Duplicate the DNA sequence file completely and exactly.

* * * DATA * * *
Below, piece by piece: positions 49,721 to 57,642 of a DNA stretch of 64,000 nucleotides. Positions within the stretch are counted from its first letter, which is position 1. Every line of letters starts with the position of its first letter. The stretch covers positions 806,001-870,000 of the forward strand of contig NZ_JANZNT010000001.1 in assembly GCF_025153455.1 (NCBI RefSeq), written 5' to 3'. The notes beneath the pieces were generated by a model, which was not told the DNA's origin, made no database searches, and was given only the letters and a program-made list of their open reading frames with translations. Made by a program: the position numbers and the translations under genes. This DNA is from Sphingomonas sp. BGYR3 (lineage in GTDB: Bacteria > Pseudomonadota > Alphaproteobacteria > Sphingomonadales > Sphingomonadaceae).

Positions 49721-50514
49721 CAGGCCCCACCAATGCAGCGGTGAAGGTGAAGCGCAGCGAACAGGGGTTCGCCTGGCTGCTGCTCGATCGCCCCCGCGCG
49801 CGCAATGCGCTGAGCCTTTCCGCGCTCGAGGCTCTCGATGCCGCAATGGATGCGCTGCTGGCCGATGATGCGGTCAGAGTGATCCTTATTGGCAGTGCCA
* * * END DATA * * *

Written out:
Below, piece by piece: positions 49,721 to 57,642 of a DNA stretch of 64,000 nucleotides. Positions within the stretch are counted from its first letter, which is position 1. Every line of letters starts with the position of its first letter. The stretch covers positions 806,001-870,000 of the forward strand of contig NZ_JANZNT010000001.1 in assembly GCF_025153455.1 (NCBI RefSeq), written 5' to 3'. The notes beneath the pieces were generated by a model, which was not told the DNA's origin, made no database searches, and was given only the letters and a program-made list of their open reading frames with translations. Made by a program: the position numbers and the translations under genes. This DNA is from Sphingomonas sp. BGYR3 (lineage in GTDB: Bacteria > Pseudomonadota > Alphaproteobacteria > Sphingomonadales > Sphingomonadaceae).

Positions 49721-50514
49721 CAGGCCCCACCAATGCAGCGGTGAAGGTGAAGCGCAGCGAACAGGGGTTCGCCTGGCTGCTGCTCGATCGCCCCCGCGCG
49801 CGCAATGCGCTGAGCCTTTCCGCGCTCGAGGCTCTCGATGCCGCAATGGATGCGCTGCTGGCCGATGATGCGGTCAGAGTGATCCTTATTGGCAGTGCCA